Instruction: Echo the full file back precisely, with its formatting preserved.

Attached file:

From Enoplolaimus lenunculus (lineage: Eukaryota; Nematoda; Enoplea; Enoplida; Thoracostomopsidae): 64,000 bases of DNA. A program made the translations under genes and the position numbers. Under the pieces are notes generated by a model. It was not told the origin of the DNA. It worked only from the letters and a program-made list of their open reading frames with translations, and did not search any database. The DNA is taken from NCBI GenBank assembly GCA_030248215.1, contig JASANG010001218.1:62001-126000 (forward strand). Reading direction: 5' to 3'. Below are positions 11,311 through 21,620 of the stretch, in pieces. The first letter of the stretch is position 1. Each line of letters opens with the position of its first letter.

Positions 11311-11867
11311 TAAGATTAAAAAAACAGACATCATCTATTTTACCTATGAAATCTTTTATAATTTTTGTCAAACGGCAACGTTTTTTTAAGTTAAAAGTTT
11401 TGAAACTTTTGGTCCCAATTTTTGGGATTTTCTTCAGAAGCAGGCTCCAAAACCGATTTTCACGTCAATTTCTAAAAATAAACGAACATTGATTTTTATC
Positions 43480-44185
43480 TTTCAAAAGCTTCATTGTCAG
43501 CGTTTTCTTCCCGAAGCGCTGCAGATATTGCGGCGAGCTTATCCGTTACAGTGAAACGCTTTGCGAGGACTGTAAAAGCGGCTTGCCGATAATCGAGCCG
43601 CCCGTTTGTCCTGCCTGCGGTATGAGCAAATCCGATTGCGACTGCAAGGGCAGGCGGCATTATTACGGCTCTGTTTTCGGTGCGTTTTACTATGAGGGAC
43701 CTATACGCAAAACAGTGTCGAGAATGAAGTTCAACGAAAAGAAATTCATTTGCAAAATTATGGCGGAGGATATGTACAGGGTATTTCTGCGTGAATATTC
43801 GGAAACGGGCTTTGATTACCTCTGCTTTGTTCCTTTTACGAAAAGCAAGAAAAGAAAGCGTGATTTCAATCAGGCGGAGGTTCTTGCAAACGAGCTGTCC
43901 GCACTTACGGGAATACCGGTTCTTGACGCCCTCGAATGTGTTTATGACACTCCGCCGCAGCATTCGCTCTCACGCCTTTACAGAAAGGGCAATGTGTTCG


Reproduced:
From Enoplolaimus lenunculus (lineage: Eukaryota; Nematoda; Enoplea; Enoplida; Thoracostomopsidae): 64,000 bases of DNA. A program made the translations under genes and the position numbers. Under the pieces are notes generated by a model. It was not told the origin of the DNA. It worked only from the letters and a program-made list of their open reading frames with translations, and did not search any database. The DNA is taken from NCBI GenBank assembly GCA_030248215.1, contig JASANG010001218.1:62001-126000 (forward strand). Reading direction: 5' to 3'. Below are positions 11,311 through 21,620 of the stretch, in pieces. The first letter of the stretch is position 1. Each line of letters opens with the position of its first letter.

Positions 11311-11867
11311 TAAGATTAAAAAAACAGACATCATCTATTTTACCTATGAAATCTTTTATAATTTTTGTCAAACGGCAACGTTTTTTTAAGTTAAAAGTTT
11401 TGAAACTTTTGGTCCCAATTTTTGGGATTTTCTTCAGAAGCAGGCTCCAAAACCGATTTTCACGTCAATTTCTAAAAATAAACGAACATTGATTTTTATC
Positions 43480-44185
43480 TTTCAAAAGCTTCATTGTCAG
43501 CGTTTTCTTCCCGAAGCGCTGCAGATATTGCGGCGAGCTTATCCGTTACAGTGAAACGCTTTGCGAGGACTGTAAAAGCGGCTTGCCGATAATCGAGCCG
43601 CCCGTTTGTCCTGCCTGCGGTATGAGCAAATCCGATTGCGACTGCAAGGGCAGGCGGCATTATTACGGCTCTGTTTTCGGTGCGTTTTACTATGAGGGAC
43701 CTATACGCAAAACAGTGTCGAGAATGAAGTTCAACGAAAAGAAATTCATTTGCAAAATTATGGCGGAGGATATGTACAGGGTATTTCTGCGTGAATATTC
43801 GGAAACGGGCTTTGATTACCTCTGCTTTGTTCCTTTTACGAAAAGCAAGAAAAGAAAGCGTGATTTCAATCAGGCGGAGGTTCTTGCAAACGAGCTGTCC
43901 GCACTTACGGGAATACCGGTTCTTGACGCCCTCGAATGTGTTTATGACACTCCGCCGCAGCATTCGCTCTCACGCCTTTACAGAAAGGGCAATGTGTTCG